The risk of an aircraft ‘ditching’ is an all too real scenario with many examples around the world in recent years.
Aircraft incidents are extremely challenging for rescuers, demanding both rapid response and a high level of hazard knowledge. Remote sites, adverse terrain and water all compound critical operations which are necessary to respond effectively.
While classroom training is useful for such incidents, the opportunity for Emergency Services to experience a simulation of the real thing is invaluable –especially when simulated in the locations within which they operate. Location turns an invaluable exercise into an essential one, in order to ensure they are as prepared as possible.
Specialised Inflatable Technology (SIT)
MST’s training division, MST Safety & Training Services, offers a wide range of training courses. Up until recently, training for ditching has been almost impossible but as a result of some ground-breaking development and innovation MST’s Specialised Inflatable Technology (SIT) division, Emergency Services and Rescue Organisations can get access to a new ‘Aircraft Incident Training Simulator’, either at our training locations or at an operator’s location, with the aid of our highly trained and experienced instructors.
Easily deployed, anywhere in the world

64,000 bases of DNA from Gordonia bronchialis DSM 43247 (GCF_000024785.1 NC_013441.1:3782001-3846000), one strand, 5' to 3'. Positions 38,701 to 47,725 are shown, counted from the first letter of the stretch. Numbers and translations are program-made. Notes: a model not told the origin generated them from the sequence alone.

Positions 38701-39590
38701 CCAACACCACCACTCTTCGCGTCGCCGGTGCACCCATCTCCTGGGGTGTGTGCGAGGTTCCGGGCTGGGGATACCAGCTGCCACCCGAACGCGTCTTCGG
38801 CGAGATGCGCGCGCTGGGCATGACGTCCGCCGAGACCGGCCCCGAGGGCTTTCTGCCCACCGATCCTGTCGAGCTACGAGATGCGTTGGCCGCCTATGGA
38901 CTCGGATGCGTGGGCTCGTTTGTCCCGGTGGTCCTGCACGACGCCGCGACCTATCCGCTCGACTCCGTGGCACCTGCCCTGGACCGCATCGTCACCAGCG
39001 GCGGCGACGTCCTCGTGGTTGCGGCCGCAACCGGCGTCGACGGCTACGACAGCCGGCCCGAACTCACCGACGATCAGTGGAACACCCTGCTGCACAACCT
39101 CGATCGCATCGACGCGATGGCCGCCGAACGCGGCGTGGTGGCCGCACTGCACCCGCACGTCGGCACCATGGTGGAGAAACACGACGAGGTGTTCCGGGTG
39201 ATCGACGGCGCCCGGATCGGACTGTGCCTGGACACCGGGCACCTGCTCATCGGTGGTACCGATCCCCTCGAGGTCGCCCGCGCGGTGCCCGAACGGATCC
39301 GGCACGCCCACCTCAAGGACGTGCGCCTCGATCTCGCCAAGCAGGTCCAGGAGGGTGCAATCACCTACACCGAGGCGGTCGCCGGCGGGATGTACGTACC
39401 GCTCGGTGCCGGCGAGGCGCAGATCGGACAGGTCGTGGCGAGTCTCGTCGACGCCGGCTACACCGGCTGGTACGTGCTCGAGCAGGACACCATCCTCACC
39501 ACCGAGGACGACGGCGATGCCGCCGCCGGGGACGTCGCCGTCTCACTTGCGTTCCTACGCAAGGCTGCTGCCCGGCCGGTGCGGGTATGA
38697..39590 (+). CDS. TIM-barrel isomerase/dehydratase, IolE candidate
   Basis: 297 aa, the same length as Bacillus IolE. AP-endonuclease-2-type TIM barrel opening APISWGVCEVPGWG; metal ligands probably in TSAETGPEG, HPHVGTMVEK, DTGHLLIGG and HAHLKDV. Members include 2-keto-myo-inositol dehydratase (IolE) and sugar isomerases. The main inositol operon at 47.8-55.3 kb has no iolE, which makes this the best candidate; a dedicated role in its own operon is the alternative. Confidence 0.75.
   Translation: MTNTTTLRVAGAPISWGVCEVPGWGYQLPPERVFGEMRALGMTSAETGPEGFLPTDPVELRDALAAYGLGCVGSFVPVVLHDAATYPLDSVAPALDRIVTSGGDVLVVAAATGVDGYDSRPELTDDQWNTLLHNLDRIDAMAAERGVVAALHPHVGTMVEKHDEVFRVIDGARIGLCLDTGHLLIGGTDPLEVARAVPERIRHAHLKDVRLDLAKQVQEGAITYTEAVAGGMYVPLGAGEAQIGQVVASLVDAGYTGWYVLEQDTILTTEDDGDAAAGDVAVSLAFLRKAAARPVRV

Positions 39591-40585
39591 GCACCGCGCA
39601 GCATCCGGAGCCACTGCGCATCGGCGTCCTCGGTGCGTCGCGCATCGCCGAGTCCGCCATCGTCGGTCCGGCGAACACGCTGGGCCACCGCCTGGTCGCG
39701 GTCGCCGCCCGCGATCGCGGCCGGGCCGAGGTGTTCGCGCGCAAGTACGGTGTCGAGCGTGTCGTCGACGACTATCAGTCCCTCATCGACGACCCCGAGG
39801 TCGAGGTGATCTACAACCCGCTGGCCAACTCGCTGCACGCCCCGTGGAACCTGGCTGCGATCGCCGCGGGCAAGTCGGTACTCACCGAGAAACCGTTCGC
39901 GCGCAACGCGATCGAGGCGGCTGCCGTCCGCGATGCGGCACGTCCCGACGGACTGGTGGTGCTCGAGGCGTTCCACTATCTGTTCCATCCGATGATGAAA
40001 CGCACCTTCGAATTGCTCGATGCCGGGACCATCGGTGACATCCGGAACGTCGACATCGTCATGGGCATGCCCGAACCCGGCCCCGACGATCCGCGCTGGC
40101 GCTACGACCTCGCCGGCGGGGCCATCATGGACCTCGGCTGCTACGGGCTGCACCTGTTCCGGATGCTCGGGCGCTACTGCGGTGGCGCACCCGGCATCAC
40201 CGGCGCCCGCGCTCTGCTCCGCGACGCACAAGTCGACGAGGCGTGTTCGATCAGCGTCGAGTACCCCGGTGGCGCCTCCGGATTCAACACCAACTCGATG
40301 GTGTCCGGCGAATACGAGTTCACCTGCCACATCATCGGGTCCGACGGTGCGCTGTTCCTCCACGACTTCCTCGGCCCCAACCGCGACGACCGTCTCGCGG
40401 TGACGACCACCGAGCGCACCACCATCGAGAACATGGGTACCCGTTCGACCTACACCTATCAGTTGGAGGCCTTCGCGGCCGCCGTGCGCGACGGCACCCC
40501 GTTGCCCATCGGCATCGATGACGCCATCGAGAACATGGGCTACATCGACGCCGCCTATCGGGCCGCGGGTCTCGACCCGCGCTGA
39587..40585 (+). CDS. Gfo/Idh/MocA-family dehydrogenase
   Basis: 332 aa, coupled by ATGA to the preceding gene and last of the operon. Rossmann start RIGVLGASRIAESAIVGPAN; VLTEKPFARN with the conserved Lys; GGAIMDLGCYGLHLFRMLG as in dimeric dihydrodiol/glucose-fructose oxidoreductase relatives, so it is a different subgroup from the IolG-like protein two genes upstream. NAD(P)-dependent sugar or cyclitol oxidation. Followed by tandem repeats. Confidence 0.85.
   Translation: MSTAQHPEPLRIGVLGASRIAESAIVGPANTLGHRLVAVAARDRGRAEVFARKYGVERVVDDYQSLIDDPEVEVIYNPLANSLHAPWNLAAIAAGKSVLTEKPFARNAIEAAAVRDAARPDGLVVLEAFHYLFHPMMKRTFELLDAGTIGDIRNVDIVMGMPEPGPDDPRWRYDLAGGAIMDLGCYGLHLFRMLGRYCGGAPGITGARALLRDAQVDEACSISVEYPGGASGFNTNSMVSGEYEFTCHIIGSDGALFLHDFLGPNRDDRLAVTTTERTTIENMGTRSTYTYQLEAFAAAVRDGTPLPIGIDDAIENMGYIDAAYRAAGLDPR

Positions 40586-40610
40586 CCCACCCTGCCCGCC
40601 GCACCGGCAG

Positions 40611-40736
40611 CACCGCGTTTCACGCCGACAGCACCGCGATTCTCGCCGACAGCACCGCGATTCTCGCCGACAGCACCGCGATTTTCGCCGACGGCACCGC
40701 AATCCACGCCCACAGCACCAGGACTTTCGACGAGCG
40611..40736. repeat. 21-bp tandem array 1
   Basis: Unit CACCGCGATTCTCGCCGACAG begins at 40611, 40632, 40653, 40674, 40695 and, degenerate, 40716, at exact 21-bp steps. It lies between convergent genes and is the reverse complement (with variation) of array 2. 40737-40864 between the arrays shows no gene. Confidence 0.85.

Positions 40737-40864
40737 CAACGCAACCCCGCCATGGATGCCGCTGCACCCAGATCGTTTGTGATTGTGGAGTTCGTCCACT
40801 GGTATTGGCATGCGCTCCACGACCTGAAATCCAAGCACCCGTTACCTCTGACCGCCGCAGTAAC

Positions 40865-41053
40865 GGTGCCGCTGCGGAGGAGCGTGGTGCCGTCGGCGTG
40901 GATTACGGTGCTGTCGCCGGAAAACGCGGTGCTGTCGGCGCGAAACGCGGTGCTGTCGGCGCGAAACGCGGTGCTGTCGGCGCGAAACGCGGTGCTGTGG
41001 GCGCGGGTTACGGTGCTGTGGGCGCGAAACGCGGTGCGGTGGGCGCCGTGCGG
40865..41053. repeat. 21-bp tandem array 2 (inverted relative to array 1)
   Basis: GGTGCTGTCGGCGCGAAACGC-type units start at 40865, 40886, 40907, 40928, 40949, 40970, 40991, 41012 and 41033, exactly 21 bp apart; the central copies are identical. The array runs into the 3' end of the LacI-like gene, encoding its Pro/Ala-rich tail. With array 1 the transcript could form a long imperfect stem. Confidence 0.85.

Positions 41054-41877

The Simulator can be transported anywhere in the world – from a small and easily transportable case– due to its inflatable construction, to environments which replicate the most likely conditions where incidents could be anticipated. The Simulator can be deployed in tidal coastal waters, rivers, inland waterways and marsh environments, as well as industrial sites, urban areas, forests and even remote mountain sites.
Kirsteen Davies, Manager of the River Active site on the River Dee near Llangollen said ‘The feedback I received from the water rescue teams about the Simulator was amazing. They loved the idea of using training equipment that represented a real aeroplane, in a difficult to reach situation. There were a quite a few passers-by who had to look twice!’
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